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Unformatted text preview: S. Dasgupta, C.H. Papadimitriou, and U.V. Vazirani 181 6.4 Knapsack During a robbery, a burglar finds much more loot than he had expected and has to decide what to take. His bag (or “knapsack”) will hold a total weight of at most W pounds. There are n items to pick from, of weight w 1 , . . . , w n and dollar value v 1 , . . . , v n . What’s the most valuable combination of items he can fit into his bag? 1 For instance, take W = 10 and Item Weight Value 1 6 $30 2 3 $14 3 4 $16 4 2 $9 There are two versions of this problem. If there are unlimited quantities of each item avail able, the optimal choice is to pick item 1 and two of item 4 (total: $48). On the other hand, if there is one of each item (the burglar has broken into an art gallery, say), then the optimal knapsack contains items 1 and 3 (total: $46). As we shall see in Chapter 8, neither version of this problem is likely to have a polynomial time algorithm. However, using dynamic programming they can both be solved in O ( nW ) time, which is reasonable when W is small, but is not polynomial since the input size is proportional to log W rather than W . Knapsack with repetition Let’s start with the version that allows repetition. As always, the main question in dynamic programming is, what are the subproblems? In this case we can shrink the original problem in two ways: we can either look at smaller knapsack capacities w ≤ W , or we can look at fewer items (for instance, items 1 , 2 , . . . , j , for j ≤ n ). It usually takes a little experimentation to figure out exactly what works. The first restriction calls for smaller capacities. Accordingly, define K ( w ) = maximum value achievable with a knapsack of capacity w. Can we express this in terms of smaller subproblems? Well, if the optimal solution to K ( w ) includes item i , then removing this item from the knapsack leaves an optimal solution to K ( w w i ) . In other words, K ( w ) is simply K ( w w i ) + v i , for some i . We don’t know which i , so we need to try all possibilities. K ( w ) = max i : w i ≤ w { K ( w w i ) + v i } , where as usual our convention is that the maximum over an empty set is . We’re done! The algorithm now writes itself, and it is characteristically simple and elegant. 1 If this application seems frivolous, replace “weight” with “CPU time” and “only W pounds can be taken” with “only W units of CPU time are available.” Or use “bandwidth” in place of “CPU time,” etc. The knapsack problem generalizes a wide variety of resourceconstrained selection tasks. 182 Algorithms K (0) = 0 for w = 1 to W : K ( w ) = max { K ( w w i ) + v i : w i ≤ w } return K ( W ) This algorithm fills in a onedimensional table of length W + 1 , in lefttoright order. Each entry can take up to O ( n ) time to compute, so the overall running time is O ( nW ) ....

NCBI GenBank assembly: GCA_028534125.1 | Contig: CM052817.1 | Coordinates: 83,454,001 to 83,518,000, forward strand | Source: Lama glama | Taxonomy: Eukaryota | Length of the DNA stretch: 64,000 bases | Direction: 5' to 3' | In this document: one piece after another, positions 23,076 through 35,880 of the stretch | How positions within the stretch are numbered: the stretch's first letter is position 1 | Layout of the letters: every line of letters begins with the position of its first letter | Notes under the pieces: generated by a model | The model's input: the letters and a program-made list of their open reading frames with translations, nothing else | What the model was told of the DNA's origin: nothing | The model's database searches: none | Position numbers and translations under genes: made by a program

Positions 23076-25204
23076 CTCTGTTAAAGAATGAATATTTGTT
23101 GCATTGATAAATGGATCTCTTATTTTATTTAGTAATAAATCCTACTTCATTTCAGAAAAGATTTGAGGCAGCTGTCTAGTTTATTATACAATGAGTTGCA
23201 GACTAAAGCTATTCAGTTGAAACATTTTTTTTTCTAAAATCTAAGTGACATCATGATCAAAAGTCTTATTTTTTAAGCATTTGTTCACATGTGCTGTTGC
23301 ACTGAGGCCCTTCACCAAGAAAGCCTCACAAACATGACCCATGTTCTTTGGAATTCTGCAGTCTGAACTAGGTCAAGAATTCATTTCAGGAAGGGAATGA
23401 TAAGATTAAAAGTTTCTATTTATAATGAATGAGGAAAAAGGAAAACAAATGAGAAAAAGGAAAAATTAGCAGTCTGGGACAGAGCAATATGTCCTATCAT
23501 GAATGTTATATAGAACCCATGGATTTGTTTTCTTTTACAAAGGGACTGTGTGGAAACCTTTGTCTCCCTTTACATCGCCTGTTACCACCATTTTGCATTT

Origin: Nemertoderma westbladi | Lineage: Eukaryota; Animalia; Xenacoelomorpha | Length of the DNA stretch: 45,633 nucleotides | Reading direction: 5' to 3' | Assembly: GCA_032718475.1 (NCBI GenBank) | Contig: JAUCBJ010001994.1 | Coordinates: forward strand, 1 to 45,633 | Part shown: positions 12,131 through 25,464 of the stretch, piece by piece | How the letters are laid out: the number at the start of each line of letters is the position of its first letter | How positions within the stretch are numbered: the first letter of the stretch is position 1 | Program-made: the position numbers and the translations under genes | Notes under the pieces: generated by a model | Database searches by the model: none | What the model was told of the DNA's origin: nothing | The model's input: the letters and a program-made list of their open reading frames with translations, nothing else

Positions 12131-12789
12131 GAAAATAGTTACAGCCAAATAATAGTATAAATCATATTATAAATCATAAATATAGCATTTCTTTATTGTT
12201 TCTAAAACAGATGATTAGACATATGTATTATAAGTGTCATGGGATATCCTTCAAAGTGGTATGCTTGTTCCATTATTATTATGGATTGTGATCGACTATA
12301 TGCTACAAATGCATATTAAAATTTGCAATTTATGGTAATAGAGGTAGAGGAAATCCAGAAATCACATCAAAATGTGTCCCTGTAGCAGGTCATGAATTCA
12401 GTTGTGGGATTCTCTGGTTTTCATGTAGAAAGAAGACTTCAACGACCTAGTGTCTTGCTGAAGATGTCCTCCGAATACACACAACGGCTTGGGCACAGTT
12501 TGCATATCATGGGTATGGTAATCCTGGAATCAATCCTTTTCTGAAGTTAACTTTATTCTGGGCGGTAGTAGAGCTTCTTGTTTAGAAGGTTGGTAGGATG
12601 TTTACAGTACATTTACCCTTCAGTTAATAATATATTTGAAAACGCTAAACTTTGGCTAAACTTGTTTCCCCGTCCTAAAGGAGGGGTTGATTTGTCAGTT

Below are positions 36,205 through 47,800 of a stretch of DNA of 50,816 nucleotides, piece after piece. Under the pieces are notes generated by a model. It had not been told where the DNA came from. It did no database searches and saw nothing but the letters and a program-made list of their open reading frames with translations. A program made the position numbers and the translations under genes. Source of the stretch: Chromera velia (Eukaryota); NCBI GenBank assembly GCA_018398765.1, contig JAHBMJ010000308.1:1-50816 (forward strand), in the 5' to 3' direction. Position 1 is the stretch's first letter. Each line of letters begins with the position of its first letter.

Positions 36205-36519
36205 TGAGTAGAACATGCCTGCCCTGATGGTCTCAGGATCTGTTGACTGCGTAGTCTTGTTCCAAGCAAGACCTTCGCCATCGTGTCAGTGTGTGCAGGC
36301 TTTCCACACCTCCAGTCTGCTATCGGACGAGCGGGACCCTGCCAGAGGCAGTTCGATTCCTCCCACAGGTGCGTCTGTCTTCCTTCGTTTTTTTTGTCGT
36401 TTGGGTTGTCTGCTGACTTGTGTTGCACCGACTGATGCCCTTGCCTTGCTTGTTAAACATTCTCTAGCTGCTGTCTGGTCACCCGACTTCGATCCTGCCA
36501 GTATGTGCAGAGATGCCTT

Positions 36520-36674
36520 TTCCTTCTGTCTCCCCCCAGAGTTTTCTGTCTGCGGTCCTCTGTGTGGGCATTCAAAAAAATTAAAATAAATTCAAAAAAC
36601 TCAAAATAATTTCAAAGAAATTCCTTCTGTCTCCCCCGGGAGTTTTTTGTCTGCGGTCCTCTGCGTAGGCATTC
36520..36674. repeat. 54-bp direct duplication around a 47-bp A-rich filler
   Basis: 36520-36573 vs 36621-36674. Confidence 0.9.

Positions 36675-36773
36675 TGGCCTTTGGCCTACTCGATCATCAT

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This document was uploaded on 08/10/2011.
 Spring '11
 Algorithms

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